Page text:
Music by Howard Shore has been a consistent plus for this franchise but here, for the first time, it stumbles a little. The new tracks are no doubt interesting but their seamless fusion with the film’s plot is missing to a slight extent. Still, it isn’t really one of the things I found wrong with this film. So, let’s get started with that now. First, The Desolation of Smaug not only makes a major departure from faithfully following the book but ends up completely slaughtering it in a manner that’s plainly insulting to Tolkien’s spirit. Second, the writers’ have filled this middle chapter with anything that can justify their three-film adaptation of the novel. The fillers in the first film were still tasteful but what we have here is an absurd love triangle & overindulgence of Elves in the journey of Dwarves, both buttered with some eye-rollingly cheesy dialogues. Third, this film had a fantastic opportunity to further develop its characters but thanks to its rushed pace & more emphasis on over-the-top action over a riveting narration, we still have difficulty in recalling the correct names of all the Dwarves.
And that’s not all as there’s more to it. Bilbo Baggins is once again brilliantly played by Martin Freeman but it’s surprising to find out just how little screen time is devoted to the Hobbit compared to the previous film. The Desolation of Smaug presents Bilbo being demoted to a supporting character while the centre stage is taken by Richard Armitage’s character of Thorin Oakenshield and covers his increasing greed & obsession with reclaiming the treasure beneath the Lonely Mountain. The rest of the Dwarves get only as much screen time as they got in An Unexpected Journey except for Kili (Aidan Turner), whose screen time is upgraded so that he can be wasted as one side of the love triangle featured in this film. Orlando Bloom reprises his character of Legolas from The Lord of the Rings but his part in this adventure turns out to be overly repetitive. Evangeline Lilly plays Tauriel, who was initially added to provide a feminine energy or whatever to this film but instead was given a stupid love story by the writers to work on. However, Ian McKellen again delivers as Gandalf the Grey & even his plot line related to the Necromancer of Dol Guldur was a thrilling moment in the film.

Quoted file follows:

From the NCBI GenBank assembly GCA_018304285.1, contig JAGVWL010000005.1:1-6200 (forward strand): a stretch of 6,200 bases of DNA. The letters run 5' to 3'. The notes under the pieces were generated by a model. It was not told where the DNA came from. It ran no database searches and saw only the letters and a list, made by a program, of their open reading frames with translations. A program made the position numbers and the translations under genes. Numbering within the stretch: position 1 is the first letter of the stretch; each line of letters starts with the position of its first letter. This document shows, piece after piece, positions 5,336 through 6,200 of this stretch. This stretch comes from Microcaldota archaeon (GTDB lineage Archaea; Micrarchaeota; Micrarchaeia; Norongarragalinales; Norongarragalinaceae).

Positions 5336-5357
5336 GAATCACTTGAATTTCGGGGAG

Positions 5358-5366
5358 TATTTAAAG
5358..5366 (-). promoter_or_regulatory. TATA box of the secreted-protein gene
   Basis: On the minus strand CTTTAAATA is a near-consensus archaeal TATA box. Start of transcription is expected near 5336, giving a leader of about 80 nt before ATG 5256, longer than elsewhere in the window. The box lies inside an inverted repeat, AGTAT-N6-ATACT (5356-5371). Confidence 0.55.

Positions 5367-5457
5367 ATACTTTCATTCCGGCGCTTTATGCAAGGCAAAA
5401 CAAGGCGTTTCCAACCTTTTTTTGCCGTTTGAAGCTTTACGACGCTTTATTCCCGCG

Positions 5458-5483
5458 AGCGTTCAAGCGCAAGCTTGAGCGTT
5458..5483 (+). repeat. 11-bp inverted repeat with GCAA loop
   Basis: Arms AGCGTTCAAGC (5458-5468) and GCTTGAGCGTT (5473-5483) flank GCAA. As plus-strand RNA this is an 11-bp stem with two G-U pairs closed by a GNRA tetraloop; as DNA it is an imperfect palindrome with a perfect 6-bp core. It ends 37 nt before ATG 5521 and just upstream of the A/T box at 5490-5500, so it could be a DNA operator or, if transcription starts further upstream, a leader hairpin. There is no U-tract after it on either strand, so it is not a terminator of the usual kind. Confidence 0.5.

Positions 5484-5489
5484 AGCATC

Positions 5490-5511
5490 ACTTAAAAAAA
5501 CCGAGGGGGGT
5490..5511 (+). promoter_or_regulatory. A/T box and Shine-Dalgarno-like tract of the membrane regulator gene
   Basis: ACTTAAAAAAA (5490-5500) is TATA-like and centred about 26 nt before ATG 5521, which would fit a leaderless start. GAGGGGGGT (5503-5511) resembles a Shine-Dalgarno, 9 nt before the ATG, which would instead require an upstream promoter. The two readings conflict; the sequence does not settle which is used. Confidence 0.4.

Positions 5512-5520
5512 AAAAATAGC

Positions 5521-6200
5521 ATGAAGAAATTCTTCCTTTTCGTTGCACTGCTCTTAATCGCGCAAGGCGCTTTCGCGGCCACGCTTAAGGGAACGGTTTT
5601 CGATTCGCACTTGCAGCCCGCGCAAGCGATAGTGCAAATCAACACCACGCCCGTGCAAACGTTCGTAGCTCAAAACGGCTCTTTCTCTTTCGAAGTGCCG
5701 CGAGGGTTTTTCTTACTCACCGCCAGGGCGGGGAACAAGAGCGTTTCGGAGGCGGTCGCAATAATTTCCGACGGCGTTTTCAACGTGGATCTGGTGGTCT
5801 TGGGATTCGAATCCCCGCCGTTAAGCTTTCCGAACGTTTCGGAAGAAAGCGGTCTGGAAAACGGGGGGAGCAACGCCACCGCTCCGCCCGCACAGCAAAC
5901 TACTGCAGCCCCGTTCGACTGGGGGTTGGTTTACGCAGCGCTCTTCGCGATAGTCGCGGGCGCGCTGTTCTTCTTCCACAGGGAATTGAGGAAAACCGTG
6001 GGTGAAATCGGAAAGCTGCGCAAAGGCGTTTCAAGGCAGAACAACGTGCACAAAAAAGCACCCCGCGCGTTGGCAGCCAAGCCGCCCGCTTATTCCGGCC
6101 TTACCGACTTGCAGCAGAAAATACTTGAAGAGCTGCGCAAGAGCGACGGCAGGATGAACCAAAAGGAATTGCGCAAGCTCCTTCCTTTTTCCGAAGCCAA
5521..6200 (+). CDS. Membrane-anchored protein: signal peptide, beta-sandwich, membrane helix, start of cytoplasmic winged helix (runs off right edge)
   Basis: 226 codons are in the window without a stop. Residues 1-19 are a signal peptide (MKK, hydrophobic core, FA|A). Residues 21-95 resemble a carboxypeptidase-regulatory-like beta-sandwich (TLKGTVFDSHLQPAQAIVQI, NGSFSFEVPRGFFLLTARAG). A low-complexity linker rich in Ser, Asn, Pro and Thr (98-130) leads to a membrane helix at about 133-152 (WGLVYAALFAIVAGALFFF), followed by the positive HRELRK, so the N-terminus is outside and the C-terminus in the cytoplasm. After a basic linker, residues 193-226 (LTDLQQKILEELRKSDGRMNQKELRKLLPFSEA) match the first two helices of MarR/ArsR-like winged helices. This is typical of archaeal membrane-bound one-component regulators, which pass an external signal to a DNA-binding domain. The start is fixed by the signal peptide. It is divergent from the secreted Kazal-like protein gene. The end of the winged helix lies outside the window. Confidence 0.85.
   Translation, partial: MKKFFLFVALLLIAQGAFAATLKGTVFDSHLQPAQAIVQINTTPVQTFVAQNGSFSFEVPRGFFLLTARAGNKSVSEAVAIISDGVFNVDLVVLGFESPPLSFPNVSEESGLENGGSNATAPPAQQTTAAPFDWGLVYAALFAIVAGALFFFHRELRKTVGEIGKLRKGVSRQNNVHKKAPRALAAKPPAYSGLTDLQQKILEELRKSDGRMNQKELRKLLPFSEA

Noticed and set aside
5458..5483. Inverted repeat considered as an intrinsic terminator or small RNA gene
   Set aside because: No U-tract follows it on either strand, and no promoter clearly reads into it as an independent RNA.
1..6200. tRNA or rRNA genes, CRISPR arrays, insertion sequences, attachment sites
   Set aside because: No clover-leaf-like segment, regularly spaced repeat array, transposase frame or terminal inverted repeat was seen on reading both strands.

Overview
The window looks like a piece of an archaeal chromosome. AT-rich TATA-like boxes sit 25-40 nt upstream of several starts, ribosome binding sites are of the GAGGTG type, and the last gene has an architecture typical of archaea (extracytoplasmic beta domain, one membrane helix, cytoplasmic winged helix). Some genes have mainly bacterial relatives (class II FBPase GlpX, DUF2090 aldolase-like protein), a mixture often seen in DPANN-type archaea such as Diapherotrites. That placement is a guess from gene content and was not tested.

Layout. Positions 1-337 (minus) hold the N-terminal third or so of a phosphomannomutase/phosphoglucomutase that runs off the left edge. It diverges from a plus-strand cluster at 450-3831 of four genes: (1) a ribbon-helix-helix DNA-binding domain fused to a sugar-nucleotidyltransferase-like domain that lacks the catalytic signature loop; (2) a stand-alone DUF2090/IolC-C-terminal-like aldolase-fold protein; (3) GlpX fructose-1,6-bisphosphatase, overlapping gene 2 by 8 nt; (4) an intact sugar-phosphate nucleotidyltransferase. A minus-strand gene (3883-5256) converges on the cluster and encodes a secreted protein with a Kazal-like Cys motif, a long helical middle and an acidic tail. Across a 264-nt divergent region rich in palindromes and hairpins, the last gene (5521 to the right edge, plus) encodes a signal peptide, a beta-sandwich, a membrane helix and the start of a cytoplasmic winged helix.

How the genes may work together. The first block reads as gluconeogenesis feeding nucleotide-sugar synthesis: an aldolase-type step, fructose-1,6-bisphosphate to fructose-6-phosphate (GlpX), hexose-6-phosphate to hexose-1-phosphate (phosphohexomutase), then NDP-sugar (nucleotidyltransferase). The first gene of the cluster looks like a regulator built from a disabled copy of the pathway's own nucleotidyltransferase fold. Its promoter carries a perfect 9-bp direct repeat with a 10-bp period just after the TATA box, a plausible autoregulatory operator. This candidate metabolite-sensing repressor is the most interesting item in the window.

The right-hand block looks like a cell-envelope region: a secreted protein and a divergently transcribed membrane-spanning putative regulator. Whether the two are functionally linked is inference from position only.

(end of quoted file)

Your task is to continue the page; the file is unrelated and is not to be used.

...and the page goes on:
At last, I would like to talk about Smaug the dragon. Voiced & motion captured by Benedict Cumberbatch, Smaug is a splendid beast of CGI unleashed on film canvas & is almost as unforgettable a character to this film as Gollum was to An Unexpected Journey. It had the potential to be the best character of this trilogy but unfortunately isn’t due to its inefficient handling by the filmmakers. Smaug is a very cunning, proud & intelligent dragon in the novel & although the first impressions of this stupendous dragon did capture him in the right frame but, as the movie progresses, he is slowly turned into a foolish creature that can be easily manipulated by others’ whims. Still, Smaug is what majority of viewers will love most about this sequel & his conversation with Bilbo is indeed my favourite moment in the film. Overall, The Hobbit: The Desolation of Smaug is an emotionally unappealing but visually spectacular sequel which improves upon the original by introducing a much more exciting, fiercely paced & action-packed entertainment to satisfy most filmgoers, but for the devoted fans of Middle-Earth, it’s a heartbreaking disappointment that adds even more insult to injury by abruptly ending at one of the most frustrating cliffhangers in cinema history.